With vast scenes of pastoral majesty and the welcoming smiles of the Schmitz family, it’s easy to ignore the difficulties of regenerative dairy farming, and assume that it’s been smooth sailing for Derek and Taylor since the start. Though now an example of regenerative and effective cattle rearing, it hasn’t always been all cheese and ice cream for these farmers. As many farmers know well, money doesn’t always flow in the ag business; there will always be tough years, and starting out is never a prospect devoid of stress. For many farmers and ranchers, the switch to regenerative practices is rewarding, both financially and economically, in the long run. The truth, however, is that regenerative farming and ranching is a means and not an end in the sense that the transition can be a constant fiscal balance. 

“We know we need to break the mold and get out of the conventional markets, but that is much easier said than done,” says Derek. It takes time to perfectly mesh sustainability and profitability. Additionally, the balancing act of a regenerative farm in terms of what specific soils need to flourish naturally is a constant learning process. “We have always grazed and tried our hardest to improve the land,” he added, “we just didn’t understand the system well enough. Through mentors and lots of research, we were able to get a better grasp of regenerative agriculture.”  Through individual experience, as well as one-on-one mentoring through Kiss The Ground’s Farmland Program, the Schmitz’s are well on their way to mastering regenerative land stewardship.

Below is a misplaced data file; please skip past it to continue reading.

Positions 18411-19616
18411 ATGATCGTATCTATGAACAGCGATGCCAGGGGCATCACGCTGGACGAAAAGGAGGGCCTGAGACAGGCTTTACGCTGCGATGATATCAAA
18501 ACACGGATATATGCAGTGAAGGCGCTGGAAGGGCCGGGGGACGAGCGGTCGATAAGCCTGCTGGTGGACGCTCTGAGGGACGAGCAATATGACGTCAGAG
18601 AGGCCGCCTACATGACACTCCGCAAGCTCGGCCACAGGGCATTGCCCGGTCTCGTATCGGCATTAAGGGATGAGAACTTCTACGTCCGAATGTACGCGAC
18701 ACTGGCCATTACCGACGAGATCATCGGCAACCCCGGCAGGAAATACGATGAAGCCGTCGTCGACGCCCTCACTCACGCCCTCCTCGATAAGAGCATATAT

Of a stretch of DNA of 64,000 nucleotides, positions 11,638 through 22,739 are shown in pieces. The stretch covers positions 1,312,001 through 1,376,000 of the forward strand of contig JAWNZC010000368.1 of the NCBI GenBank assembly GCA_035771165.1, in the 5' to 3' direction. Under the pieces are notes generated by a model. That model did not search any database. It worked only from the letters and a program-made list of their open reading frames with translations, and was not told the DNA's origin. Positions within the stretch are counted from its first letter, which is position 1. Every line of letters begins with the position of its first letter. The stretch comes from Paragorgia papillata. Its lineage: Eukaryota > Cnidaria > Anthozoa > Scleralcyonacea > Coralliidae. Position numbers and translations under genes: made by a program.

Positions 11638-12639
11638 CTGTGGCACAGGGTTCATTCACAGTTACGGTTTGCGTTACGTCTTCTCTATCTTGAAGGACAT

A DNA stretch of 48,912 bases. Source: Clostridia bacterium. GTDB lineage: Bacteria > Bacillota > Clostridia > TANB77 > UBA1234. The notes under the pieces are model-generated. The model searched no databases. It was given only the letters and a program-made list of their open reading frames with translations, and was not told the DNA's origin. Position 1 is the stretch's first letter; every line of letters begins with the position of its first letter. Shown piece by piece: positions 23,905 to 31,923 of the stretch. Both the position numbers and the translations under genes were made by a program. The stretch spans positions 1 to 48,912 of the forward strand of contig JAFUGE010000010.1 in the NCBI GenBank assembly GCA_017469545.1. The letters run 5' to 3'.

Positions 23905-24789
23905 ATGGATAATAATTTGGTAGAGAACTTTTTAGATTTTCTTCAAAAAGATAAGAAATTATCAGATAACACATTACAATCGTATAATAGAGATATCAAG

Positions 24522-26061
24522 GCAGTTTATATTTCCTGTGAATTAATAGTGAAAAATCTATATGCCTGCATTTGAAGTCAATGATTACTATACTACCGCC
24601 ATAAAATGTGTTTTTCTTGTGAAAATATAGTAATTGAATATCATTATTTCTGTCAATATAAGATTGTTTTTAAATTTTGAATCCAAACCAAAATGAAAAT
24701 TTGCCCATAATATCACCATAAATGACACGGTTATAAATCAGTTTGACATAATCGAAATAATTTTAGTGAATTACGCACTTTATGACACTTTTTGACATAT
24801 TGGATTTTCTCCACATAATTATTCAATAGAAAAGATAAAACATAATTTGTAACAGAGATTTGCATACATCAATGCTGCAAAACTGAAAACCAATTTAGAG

A farm is more than just a farm in this sense; it is its own ecosystem. As farmers, Derek and Taylor have had to immerse themselves within it to discover exactly what their cows and their land need to function successfully in tandem with each other in a way that is profitable for them, and in alignment with the earth. 

The Schmitz family are also on the precipice of a major market breakthrough. With plans to begin processing and selling their own 100% grass-fed dairy products, their farm is positioned to provide their regional regenerative markets a welcome boost.

Constantly having to learn and adapt your management practices does not mean regenerative farming is out of reach. In fact, the transition to regenerative agriculture can be a beautifully immersive experience. In adaptive systems, soils will yearn for different cover crops and pests will miraculously return for seemingly no reason at all, but as a vital part of these ecosystems, regenerative farmers learn and grow along with their farms. Agriculture is then more than just a job, or even a lifestyle; farmers see their land and animals as part of an evolving living system. To farm is not to cash in on your land, but to head a functioning and cycling agro-ecological system. This is the draw for the Schmitz family, and many others flocking to the growing regenerative movement. 

Seven years after starting their farm, Derek and Taylor have grown exponentially, as have their livestock and land. The Schmitz Dairy Farm will be hosting the upcoming Soil Health Academy School “Transforming your Dairy and Quality of Life” in June 2021. Here, they will get the opportunity to share with many farmers and ranchers within their community the fruitful results of a regenerative approach to dairy farming. 

A long Minnesota winter has given way to a beautiful Minnesota spring, and the Schmitz Dairy Farm continues to thrive, their cows and soil have never been healthier, and this is just the beginning of Derek and Taylor’s journey.